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Verification of Cash Deposit by Income Tax Department


Verification of Cash Deposit by Income Tax Department

If an assessee has made large cash deposits after demonetization, the assessee may encounter tougher scrutiny from the income tax department and therefore it is important to properly maintain documents like bank statements, passbooks, land records and sales ledger. The income tax department may demand the assessee to make available the relevant documents to support claims of large cash deposits made either from income subject to exemption from tax like agricultural income or cash received from unidentifiable persons in the case of businesses or cash that is withdrawn from own bank accounts. In this article, we look at the standard operating procedure released by the CBDT for verification of cash deposits by assessing officers.

Operation Clean Money

Subsequent to the large cash deposits in bank accounts, the income tax department commenced Operation Clean Money to examine the source of all cash deposits to check if they were from legally declared income. The income tax department has data related to 10.9 million accounts where deposits ranging from Rs 2 lakhs to Rs 80 lakhs were made in the period between 10th November and 30th December, 2016. As of January 2017, approximately 14800 accounts have also been identified with deposits greater than Rs. 80 lakhs.  The income tax department has sent notices to 1.8 million taxpayers who have made cash deposits of more than Rs. 5 lakhs that are not in connection with their income tax returns.

The detailed standard operating procedure released by the Central Board of Direct Taxes (CBDT) lays down guidelines for assessing officers to confirm the source of the cash deposits as claimed by the taxpayer as part of Operation Clean Money. For example, if a business attributes the cash deposits to cash received from unidentifiable persons, then the assessing officer has been directed to verify if the transactions are in connection and harmony with the normal cash flow of the business. The officer can look for information such as monthly sales summary with the break-up of cash and credit sales, stock registers and bank statements to verify back-dating of cash sales or fictitious sales.

Role of Assessing Officers in Operation Clean Money

  • Assessing Officers have been requested to look out for an abnormal increase in cash sales in the November-December period, particularly to non-identifiable persons. Additionally, more than one deposit in the bank accounts towards the end of the demonetization period, non-availability of stock or inflated stocks by enabling fictitious purchases or bank transfers to other accounts or entities that are not in connection and line with the previous transaction patterns will be verified.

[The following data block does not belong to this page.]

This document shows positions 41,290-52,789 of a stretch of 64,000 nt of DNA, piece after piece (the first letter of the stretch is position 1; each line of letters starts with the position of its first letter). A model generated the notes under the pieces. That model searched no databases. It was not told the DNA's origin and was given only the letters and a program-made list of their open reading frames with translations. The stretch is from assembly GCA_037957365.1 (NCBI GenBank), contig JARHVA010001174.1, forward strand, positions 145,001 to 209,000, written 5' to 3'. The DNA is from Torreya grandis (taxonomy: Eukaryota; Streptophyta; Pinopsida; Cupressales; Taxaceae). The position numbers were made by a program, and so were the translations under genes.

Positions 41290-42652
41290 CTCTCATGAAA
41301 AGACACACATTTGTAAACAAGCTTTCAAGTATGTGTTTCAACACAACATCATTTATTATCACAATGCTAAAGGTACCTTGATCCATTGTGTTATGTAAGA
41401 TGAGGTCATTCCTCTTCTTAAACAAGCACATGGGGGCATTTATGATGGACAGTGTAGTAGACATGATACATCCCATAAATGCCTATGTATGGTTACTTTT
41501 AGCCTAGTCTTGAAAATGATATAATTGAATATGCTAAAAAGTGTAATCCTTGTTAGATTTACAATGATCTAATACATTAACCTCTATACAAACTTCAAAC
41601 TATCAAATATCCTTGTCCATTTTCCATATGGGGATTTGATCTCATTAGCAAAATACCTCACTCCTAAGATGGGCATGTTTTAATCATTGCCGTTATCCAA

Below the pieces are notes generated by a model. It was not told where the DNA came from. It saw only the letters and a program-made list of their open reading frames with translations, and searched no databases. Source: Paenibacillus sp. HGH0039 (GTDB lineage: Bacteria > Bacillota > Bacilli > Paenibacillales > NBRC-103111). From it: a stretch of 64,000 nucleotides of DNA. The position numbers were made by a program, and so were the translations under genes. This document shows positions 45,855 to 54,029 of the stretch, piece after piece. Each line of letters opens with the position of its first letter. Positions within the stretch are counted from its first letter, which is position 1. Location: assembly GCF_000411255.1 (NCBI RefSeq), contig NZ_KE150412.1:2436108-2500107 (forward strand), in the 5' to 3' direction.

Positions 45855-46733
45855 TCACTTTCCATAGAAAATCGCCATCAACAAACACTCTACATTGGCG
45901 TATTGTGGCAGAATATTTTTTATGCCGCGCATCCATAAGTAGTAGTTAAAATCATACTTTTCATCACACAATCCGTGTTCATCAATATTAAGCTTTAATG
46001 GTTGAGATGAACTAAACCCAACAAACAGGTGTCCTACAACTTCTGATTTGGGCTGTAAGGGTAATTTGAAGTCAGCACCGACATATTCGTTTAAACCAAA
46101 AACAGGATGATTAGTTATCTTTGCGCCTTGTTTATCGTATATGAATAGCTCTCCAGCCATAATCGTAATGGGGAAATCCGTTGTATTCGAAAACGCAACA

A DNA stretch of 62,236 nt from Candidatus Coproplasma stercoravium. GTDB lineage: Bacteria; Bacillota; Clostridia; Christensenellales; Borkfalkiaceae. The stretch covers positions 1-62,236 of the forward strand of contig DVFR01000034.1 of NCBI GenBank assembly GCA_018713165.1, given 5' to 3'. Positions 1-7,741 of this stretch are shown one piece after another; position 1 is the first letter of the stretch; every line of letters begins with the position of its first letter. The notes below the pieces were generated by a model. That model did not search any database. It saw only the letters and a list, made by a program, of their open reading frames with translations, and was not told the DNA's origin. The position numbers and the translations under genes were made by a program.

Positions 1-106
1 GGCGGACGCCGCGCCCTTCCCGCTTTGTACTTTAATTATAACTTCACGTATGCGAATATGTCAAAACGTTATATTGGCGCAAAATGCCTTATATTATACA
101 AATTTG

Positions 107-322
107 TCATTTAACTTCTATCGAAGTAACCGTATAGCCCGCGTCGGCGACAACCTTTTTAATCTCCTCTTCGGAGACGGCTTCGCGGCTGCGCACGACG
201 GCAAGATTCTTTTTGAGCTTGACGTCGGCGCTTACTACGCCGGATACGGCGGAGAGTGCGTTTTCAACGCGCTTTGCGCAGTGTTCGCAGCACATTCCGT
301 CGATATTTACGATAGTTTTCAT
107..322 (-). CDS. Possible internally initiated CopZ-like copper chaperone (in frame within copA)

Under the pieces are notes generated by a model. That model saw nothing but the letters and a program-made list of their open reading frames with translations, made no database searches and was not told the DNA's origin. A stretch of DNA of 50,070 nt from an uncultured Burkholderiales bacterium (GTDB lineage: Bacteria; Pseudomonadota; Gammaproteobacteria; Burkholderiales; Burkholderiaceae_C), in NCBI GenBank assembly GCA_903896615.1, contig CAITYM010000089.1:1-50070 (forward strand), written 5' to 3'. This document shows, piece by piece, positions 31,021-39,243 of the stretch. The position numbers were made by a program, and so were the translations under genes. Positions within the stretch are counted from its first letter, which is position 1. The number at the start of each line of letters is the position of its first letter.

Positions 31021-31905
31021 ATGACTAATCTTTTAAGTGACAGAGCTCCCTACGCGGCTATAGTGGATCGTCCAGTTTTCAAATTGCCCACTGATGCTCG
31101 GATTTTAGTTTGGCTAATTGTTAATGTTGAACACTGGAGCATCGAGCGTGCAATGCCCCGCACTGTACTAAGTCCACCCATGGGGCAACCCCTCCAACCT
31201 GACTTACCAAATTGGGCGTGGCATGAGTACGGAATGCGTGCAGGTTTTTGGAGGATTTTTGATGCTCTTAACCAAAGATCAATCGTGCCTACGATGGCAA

• In the event, the deposits are attributed to cash withdrawn from bank accounts, the Assessing Officer will examine the pattern of withdrawals and how near they were to the announcement of demonetization. Also, in the event the deposits have been distinguished as agricultural income, the assessing officer will seek the land records to verify if the income declared is in connection with the landholdings.
  • The Income Tax department has launched a special drive that aims to verify high-value transactions (investments or deposits or expenditure) from persons who are not assessed to income tax or who have not furnished their PAN while entering into such transactions. In an instruction issued, the CBDT issued proforma for query letters and responses to be issued to the high-value investors or depositors or spenders.

PAN & Information Verification

Assesses may be requested to furnish their PAN if they already have one, or apply instantly for PAN to NSDL or UTIISL if they do not have one. The PAN information submitted by the assessee will also be essential to explain the source of the high-value investments, deposits or expenditure, and whether these are appropriately accounted for or explained in the income tax return filed by them. Persons who have not appropriately accounted for the high-value transactions, are compulsory to pay the taxes which are due for payment and file the income tax return within the due date mentioned in Section 139 of the Act. For individuals, the specified due date shall be July 31. For providing the information called for, a personal visit to the Jurisdictional Tax Officer (JTO) is not required. The required information can also be sent by speed or registered post. Also, there are penal consequences of not obtaining a PAN. The applicability of the penal consequences will extend to cases in which the assessee already has a PAN, but omits to mention the PAN information. For not paying proper taxes, there can be penalty levied up to 300% of the unpaid tax, and also the possibility of prosecution depending on the facts and circumstances of each case.

Field Visit

In some cases, the tax officials may also visit the premises of the high value investors or depositors or spenders. In such cases, the taxpayer must verify the identity of the tax official before furnishing information in the approved proforma. In the event of any grievance or complaint, the taxpayer should contact the Assessing Officer or the Additional/Joint Commissioner or the Commissioner concerned. 

To know about the guidelines which are applicable to the selection of Income Tax Scrutiny cases, click here.